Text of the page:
“No.” Willow seemed defeated. “There’s nothing on record indicating anything suspicious about the health of the children in their care. In fact, some of the praise indicates that they take, well took, the really tough cases where the kids were in bad shape before they got there.”

Xander froze in the middle of the shop. “Tough cases,” he thoughtfully repeated to himself. His eyes snapped to Willow. “Tough cases in what way? They take on kids that are sick? Or kids who are so emotionally messed up that no other home can or will take them?”

Willow’s eyes slid to her friend, but she quickly looked away as if she found the computer keyboard more comforting. “Kids with emotional problems. Most of the children in the Owsley home were transferred from other homes where they caused problems.”

“Outbursts of violence, temper tantrums, mental illness issues that made them difficult to control,” Xander rattled off in a ghostly voice. He closed his eyes and rubbed his face with his hands. “I’m going to guess some of the kids were on medication to deal with behavior problems.”

Willowed bowed her head and her hair fell into her face, hiding her eyes from anyone who chanced to look at her. “You seem to know what I know,” she commented. “Sure you weren’t doing research on your own today?”

Xander froze. “It makes perfect sense, doesn’t it?” His voice was very careful.

“It does? How?” Buffy asked.

“Who’s gonna believe screwed up kids?” Dawn asked. “I mean these kids are trouble, right? They’ve got a bad history and all. Plus some of them are doped up on Ritalin and Prozac and god knows what else. So if these demons are chowing down—”

“Nice imagery, Dawnie,” Willow complained.

“What Dawn’s trying to say is that who’s going to believe a bunch of kids no one wants anyway when they level an accusation at the foster parents of the century?” Xander bitterly asked. “Throw in the history of violence on the part of the kids, and you’ve got a win-win for the bad guys.”

“One eeeeeeensy little problem that I think you’re all overlooking,” Anya broke in to the conversation. “Everyone that we suspect has crossed the paths of the deChantals are dead and fodder for the front page of the newspaper.”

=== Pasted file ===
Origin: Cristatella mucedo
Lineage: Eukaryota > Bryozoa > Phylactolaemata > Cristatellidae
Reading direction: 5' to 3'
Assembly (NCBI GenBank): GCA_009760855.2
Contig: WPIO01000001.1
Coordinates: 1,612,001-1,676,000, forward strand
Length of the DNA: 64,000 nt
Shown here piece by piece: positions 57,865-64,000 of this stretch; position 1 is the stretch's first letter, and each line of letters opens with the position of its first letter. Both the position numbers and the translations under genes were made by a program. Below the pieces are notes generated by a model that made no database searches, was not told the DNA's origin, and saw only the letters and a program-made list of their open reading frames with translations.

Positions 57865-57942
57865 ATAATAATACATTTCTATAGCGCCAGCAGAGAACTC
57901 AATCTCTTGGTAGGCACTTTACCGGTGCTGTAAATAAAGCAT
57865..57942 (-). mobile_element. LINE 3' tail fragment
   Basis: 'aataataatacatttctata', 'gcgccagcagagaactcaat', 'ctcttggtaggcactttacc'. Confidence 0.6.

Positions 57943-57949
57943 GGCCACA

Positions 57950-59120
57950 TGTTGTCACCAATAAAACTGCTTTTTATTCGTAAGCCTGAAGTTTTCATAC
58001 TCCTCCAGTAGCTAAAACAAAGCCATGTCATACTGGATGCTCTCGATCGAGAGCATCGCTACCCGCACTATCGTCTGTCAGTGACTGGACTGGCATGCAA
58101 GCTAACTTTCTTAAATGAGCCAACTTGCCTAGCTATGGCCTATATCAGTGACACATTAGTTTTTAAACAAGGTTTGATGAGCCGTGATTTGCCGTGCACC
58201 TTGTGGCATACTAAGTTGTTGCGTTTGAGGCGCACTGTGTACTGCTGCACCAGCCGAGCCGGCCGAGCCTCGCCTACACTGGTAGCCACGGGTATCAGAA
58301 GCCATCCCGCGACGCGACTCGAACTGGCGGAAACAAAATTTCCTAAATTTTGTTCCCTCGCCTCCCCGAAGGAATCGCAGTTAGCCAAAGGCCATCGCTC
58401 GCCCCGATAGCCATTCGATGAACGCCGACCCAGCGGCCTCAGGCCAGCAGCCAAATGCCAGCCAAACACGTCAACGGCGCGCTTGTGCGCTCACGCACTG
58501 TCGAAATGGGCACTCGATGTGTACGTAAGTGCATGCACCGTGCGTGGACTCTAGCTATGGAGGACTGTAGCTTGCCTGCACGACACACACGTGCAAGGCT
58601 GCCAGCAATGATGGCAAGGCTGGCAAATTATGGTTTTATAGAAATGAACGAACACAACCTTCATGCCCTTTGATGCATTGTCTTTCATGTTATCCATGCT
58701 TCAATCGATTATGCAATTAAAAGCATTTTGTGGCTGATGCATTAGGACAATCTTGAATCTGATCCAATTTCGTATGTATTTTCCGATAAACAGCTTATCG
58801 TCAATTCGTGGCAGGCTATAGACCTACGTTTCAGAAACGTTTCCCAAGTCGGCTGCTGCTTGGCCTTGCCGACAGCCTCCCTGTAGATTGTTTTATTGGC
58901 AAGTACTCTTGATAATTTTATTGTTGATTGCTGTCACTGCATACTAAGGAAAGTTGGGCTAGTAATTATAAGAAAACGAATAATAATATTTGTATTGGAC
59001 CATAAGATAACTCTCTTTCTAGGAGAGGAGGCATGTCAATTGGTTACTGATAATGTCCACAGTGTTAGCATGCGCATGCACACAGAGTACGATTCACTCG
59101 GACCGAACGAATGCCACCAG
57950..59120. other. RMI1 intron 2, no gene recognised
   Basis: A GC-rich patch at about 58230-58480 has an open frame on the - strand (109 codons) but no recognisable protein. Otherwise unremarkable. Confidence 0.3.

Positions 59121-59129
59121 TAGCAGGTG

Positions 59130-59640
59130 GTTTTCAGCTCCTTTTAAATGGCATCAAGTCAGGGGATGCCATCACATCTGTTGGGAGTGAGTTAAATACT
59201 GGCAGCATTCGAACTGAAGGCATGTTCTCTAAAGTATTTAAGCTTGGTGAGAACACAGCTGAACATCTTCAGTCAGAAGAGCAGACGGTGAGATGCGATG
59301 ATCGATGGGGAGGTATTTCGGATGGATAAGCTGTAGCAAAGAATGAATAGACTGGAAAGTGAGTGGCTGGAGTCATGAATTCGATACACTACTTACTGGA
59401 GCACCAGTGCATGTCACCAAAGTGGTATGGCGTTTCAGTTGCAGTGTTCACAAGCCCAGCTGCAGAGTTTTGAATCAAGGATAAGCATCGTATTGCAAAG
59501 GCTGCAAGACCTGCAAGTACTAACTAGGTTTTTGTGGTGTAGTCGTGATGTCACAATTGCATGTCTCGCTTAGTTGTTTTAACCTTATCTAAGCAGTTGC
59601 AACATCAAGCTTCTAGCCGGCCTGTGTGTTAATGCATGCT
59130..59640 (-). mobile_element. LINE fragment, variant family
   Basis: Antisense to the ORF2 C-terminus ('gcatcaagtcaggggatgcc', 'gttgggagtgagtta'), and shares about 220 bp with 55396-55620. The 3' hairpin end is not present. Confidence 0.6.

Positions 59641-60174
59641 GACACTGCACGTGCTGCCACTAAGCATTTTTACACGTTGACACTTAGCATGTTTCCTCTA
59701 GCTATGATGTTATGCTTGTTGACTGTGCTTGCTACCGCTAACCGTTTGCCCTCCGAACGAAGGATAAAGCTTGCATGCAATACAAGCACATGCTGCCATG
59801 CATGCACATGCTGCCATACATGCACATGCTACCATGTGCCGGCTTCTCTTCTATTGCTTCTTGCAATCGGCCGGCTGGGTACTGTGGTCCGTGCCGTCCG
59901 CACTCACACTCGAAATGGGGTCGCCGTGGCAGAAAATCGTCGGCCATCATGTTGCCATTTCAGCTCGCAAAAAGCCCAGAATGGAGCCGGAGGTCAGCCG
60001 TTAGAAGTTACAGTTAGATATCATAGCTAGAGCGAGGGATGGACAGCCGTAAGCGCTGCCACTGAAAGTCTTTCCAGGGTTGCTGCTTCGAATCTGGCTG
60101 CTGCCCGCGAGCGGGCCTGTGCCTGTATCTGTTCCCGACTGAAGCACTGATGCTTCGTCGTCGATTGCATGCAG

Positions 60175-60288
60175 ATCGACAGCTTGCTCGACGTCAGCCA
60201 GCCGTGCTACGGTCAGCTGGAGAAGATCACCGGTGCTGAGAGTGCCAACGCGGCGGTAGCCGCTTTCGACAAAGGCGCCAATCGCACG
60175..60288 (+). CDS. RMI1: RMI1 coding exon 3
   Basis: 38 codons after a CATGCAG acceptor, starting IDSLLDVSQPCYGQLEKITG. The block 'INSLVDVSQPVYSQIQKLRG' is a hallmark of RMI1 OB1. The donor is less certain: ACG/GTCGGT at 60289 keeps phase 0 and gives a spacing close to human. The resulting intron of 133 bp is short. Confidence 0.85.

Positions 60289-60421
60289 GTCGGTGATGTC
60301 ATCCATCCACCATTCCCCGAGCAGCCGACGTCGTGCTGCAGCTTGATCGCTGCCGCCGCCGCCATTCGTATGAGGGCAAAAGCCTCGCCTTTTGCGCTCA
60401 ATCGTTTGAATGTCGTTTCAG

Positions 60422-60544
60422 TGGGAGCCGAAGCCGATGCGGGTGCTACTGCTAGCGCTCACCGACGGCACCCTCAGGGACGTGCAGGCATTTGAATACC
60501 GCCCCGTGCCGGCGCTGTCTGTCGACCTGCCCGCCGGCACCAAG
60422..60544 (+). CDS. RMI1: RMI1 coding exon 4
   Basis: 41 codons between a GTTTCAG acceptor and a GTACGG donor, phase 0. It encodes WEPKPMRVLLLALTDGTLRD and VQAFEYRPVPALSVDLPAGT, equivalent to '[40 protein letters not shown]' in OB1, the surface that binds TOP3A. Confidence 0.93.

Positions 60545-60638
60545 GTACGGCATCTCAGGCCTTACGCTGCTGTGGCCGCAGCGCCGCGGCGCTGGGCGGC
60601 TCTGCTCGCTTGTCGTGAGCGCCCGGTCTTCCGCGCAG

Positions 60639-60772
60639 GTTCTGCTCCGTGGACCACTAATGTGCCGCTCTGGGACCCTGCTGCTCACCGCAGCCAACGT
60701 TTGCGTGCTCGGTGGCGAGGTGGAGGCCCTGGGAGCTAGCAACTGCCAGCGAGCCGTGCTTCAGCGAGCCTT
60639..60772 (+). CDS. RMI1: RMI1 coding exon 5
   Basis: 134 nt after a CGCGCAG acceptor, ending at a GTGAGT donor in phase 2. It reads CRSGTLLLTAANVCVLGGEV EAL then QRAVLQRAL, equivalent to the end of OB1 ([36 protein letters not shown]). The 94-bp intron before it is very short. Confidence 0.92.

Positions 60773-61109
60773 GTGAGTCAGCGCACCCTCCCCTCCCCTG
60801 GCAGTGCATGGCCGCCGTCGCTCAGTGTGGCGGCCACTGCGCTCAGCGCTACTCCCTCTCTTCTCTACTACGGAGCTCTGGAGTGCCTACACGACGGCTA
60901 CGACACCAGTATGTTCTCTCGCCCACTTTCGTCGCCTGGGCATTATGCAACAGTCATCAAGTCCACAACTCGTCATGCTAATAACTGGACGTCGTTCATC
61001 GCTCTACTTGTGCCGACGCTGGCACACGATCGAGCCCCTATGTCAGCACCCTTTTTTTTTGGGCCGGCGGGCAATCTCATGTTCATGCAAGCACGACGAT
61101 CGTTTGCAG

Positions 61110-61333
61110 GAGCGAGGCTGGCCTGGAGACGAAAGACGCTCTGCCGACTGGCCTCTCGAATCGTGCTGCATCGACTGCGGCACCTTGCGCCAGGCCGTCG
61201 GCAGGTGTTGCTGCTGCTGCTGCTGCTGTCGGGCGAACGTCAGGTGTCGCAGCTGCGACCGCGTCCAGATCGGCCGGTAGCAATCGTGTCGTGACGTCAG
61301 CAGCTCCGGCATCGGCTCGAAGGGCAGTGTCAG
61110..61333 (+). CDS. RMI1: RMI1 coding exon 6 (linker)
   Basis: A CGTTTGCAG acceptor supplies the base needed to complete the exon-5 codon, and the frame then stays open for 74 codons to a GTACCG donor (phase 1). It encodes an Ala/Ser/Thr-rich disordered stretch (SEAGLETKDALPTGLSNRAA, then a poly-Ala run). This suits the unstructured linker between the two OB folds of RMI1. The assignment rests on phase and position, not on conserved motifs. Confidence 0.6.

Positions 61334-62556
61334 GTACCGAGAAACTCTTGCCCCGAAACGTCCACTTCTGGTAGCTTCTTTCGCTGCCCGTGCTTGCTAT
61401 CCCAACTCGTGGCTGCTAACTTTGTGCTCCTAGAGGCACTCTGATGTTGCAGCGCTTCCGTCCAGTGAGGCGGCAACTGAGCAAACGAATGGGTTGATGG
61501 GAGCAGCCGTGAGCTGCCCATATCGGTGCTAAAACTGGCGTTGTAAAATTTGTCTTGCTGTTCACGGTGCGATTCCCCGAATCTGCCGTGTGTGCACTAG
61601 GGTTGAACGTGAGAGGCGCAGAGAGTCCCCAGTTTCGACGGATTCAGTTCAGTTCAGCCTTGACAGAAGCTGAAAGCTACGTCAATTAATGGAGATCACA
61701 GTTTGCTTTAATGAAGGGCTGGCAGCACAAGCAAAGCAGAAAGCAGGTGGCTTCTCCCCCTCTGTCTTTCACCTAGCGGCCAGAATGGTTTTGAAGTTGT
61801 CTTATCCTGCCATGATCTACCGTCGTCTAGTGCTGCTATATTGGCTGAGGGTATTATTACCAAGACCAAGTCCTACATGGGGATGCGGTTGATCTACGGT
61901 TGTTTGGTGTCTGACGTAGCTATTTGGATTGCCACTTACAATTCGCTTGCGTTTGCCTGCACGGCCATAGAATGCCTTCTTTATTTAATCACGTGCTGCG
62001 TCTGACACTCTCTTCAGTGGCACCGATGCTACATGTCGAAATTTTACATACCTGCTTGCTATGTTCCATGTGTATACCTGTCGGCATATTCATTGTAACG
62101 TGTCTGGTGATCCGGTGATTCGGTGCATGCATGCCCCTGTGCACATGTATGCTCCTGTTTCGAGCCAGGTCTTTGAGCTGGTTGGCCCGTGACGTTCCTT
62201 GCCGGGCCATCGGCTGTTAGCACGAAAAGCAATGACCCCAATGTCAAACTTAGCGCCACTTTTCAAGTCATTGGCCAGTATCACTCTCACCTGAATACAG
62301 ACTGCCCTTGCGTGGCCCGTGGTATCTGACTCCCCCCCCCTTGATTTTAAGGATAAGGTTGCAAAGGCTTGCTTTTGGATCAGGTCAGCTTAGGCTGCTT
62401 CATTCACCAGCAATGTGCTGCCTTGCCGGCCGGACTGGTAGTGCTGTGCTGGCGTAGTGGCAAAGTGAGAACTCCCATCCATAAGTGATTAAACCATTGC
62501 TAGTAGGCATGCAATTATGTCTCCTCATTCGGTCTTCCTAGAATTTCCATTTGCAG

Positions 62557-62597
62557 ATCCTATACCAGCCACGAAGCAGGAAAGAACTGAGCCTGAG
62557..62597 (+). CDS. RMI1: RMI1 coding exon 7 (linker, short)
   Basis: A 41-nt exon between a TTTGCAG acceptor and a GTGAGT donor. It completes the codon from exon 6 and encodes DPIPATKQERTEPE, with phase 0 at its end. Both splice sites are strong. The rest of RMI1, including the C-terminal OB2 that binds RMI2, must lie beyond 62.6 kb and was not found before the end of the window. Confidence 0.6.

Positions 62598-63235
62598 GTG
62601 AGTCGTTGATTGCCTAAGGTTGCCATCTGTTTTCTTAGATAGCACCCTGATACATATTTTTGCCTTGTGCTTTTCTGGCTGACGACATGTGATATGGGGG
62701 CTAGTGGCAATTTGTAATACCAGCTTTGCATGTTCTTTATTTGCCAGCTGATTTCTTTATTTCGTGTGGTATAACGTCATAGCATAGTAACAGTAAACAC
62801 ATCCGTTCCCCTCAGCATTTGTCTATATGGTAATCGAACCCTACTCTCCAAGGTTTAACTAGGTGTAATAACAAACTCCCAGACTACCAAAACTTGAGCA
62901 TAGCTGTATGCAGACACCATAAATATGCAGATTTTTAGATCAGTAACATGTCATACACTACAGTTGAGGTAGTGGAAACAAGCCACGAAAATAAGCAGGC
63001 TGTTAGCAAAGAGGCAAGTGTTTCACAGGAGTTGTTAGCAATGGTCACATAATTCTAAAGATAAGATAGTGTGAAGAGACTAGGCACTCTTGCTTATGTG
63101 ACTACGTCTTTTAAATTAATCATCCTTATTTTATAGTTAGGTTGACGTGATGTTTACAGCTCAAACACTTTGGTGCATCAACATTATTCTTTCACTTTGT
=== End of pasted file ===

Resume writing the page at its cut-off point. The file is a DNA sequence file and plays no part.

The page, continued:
“Eddie’s not,” Xander snapped.

“You sure?” Buffy asked.

“I saw him today,” Xander explained. Off Buffy’s darkening look, he added, “I didn’t engage anyone. I just watched to see if he was okay and he seemed better than we last saw him. He was tossing around a football with another kid, so he didn’t act like Cavacci or the other walking wounded.”

“That doesn’t mean it won’t affect him later, though,” Buffy worried. “I mean getting victimized by something like this has to leave a mark for life.”

“What? Is he supposed to bear a brand on his forehead? Because, you know, if he’s damaged goods, maybe it’s best if everyone knows about it up front,” Xander demanded. “Oh, wait! I know! He must’ve done something wrong or stupid to be just another victim and it would be a real crime if he gets to survive while everyone else is dead.”

“Xander, calm down. I’m just saying—” Buffy began.

“You were just…whatever.” Xander began prowling the shop again.

Buffy fought the urge to slam Xander against a wall, search for the bug up his ass, and demand that he explain why he was ready to rip his friends’ collective heads off their shoulders. She took a deep breath, counted to ten, and said, “Xander, stop taking it out on us. We’re all in this together, right?”

Xander bowed his head. “Sorry. I just…sorry.” He waved his hand to indicate a feeling of uselessness. “It’s getting to me. The more we look at it, the more complicated it gets.”